Alessandro Salvatico can distinctly remember the first time he encountered white truffles.
He was 14 years old and had just started working weekends at the Osteria dal Gal Vesti in Piedmont, Italy, when the head chef presented him with a particularly gnarled specimen and invited him to inhale its bouquet.
"It was emotional," says Salvatico, now 31. If I didn't know better, I could swear his bottom lip is trembling. "I had never seen anything like it before.
"I did not know how to handle it and then when I tasted it - well, I realised why people dream about it. It's the king of products for Italian cooking."
Finding the perfect white truffle has become a lifelong pursuit for the head chef at Ristorante in the Armani Hotel, Dubai.
October brings the start of the three-month season for harvesting white truffles, or alba madonna and, for chefs such as Salvatico, it means imbuing their menus with truffle-infused flavours, vying to seek out the best suppliers, crossing their fingers for a fruitful year and waiting expectantly for their shipments to arrive in the hope of a remarkable sample.
Truffles inspire a peculiar fervour in chefs and gourmands. They are, I discover, the fruit of a subterranean mushroom and are ectomycorrhizal, which means they colonise the roots of a host to gain sustenance.
Doesn't sound terribly exotic, does it? And when Salvatico, who has launched a truffle masterclass at Ristorante to invoke the same devotion in its diners, reverently lays out specimens, the black truffle looks like a charred piece of broccoli while the white truffle resembles a wizened piece of ginger.
Yet despite their unremarkable appearance, they can change hands for thousands of dirhams per kilo. Battles are fought over the biggest, the rarest, the tastiest.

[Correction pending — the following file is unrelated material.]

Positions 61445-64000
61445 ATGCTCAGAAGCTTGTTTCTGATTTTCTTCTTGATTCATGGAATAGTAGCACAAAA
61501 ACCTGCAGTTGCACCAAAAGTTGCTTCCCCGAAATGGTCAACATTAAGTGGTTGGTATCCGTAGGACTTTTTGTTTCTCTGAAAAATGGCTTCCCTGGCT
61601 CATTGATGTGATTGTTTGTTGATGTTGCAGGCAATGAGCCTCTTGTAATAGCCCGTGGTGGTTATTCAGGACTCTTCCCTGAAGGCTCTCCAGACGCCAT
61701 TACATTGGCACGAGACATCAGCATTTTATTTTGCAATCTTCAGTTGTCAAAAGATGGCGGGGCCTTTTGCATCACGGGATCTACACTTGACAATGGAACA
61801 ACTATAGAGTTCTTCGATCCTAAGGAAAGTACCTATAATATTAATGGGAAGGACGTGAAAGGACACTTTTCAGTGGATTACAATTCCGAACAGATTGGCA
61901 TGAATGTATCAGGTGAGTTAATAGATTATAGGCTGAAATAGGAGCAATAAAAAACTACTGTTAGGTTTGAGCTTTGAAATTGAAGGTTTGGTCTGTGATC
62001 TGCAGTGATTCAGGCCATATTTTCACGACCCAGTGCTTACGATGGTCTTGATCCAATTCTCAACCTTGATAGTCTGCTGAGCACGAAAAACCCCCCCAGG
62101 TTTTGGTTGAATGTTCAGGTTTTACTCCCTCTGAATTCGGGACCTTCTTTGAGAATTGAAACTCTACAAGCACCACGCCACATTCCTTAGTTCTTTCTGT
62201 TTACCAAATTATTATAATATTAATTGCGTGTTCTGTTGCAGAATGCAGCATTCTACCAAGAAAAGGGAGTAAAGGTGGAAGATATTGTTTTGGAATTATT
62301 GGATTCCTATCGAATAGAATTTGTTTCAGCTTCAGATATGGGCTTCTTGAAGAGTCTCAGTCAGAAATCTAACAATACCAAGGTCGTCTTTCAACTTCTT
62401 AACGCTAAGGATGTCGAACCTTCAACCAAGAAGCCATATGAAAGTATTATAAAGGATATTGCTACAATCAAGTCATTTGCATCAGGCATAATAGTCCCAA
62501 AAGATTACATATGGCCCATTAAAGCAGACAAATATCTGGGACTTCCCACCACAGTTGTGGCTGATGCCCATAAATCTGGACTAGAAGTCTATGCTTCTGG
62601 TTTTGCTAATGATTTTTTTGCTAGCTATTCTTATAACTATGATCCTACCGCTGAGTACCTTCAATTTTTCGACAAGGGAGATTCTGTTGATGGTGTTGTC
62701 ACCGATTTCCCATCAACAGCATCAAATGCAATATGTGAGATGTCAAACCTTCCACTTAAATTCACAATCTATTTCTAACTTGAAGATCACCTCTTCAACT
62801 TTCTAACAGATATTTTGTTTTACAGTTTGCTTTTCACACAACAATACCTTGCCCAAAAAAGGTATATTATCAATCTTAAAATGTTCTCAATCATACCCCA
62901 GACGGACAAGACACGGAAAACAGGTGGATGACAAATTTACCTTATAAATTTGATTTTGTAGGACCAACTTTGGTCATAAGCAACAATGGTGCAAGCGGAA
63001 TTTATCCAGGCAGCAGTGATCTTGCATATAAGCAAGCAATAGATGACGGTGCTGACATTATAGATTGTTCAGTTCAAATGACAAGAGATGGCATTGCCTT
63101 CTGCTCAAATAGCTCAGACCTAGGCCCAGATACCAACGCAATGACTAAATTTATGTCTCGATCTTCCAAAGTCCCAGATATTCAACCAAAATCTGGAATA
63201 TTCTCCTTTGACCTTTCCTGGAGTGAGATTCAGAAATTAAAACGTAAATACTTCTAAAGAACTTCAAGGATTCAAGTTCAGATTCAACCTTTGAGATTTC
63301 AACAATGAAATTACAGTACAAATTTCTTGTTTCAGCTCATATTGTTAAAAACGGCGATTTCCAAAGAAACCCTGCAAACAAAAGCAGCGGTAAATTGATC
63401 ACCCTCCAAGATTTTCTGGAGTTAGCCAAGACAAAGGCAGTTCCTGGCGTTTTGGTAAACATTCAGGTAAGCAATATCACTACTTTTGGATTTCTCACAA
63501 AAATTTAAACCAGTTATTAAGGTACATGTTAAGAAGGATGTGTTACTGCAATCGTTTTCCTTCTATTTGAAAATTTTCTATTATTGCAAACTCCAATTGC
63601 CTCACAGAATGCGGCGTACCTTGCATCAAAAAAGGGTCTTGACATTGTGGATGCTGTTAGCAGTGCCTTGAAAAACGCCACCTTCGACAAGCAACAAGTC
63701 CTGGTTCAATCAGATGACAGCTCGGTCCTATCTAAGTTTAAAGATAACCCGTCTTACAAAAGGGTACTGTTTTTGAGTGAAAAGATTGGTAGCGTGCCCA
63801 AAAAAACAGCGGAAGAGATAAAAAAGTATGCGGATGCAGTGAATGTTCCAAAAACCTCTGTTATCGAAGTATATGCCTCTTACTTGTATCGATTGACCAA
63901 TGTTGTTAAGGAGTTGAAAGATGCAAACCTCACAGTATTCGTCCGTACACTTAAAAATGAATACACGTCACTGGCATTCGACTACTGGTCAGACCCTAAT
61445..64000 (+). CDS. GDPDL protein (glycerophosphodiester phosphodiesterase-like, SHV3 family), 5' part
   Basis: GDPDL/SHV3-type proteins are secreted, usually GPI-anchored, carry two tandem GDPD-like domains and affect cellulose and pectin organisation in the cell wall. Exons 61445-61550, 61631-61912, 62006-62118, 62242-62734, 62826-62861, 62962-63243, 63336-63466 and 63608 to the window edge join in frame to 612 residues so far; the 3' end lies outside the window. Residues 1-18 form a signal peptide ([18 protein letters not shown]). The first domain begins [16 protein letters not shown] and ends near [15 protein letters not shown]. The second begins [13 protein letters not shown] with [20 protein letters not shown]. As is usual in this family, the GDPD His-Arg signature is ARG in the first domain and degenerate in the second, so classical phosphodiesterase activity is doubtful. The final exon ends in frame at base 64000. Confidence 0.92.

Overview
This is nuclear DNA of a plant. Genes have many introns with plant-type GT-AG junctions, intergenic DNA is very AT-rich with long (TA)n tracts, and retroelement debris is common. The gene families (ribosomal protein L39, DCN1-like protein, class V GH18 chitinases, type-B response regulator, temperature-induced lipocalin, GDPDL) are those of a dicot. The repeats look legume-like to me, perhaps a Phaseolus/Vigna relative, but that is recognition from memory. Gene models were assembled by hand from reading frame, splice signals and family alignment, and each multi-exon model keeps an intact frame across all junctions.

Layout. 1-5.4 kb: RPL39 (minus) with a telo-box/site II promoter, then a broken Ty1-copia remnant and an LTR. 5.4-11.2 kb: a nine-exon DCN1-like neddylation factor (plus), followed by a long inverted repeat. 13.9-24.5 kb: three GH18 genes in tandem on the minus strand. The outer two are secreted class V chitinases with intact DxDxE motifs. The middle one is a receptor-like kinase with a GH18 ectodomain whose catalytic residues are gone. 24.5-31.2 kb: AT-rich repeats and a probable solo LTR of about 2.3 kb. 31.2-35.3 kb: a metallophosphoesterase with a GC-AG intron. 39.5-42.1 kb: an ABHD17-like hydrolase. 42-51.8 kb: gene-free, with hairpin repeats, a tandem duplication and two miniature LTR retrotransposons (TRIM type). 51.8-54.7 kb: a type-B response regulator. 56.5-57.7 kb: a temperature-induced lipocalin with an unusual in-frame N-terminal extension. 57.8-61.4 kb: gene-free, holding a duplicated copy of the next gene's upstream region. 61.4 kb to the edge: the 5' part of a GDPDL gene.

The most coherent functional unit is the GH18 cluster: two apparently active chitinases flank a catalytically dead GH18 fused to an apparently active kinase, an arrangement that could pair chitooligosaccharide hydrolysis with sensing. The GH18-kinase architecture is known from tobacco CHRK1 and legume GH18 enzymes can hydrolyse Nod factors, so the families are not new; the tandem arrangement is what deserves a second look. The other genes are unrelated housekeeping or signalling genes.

Truffle hunters rise before dawn, trained dogs in hand, to sniff out the finest fungi before their competitors beat them to it.
Stanley Ho from Macau set a world record in 2007 - and repeated it in 2010 - by paying Dh1.2 million at auction for a prized white truffle, or tuber magnatum, weighing 1.5kg.
And according to the-18th century epicurean Jean Anthelme Brillat-Savarin, they are the "diamond of the kitchen".
"Everyone should try them once," declares Salvatico. A Piedmont native, he hails from the most famous truffle-producing region in the world.
It takes a precarious set of circumstances - chalk-like soil, just the right amount of rain and heat - to produce the tubers. They can be cultivated but aficionados swear by those found in the wild for their earthy, pungent taste.
While the most sought-after white truffles are found on the roots of oak and hazel trees around Alba in Italy between October and December, black truffles can grow year-round in Europe.
My first encounter with white truffles was at an exquisite seven-course gala dinner at the Hotel Cipriani in Venice (if you are going to try truffle for the first time anywhere, there cannot be many places finer than the Cipriani) when the waiters brought out an enormous 1kg Alba tuber bought that morning for Dh24,000.
There may have been a velvet-lined tray involved. I don't remember. All I can recall is thinking it looked like a brain as they paraded it in front of guests, who oohed and aahed as the waiters shaved generous helpings into their risottos. I took a mouthful, flaked with truffle worth several hundred dirhams flaked on top and the taste was so potent, so alien, it was simply overwhelming.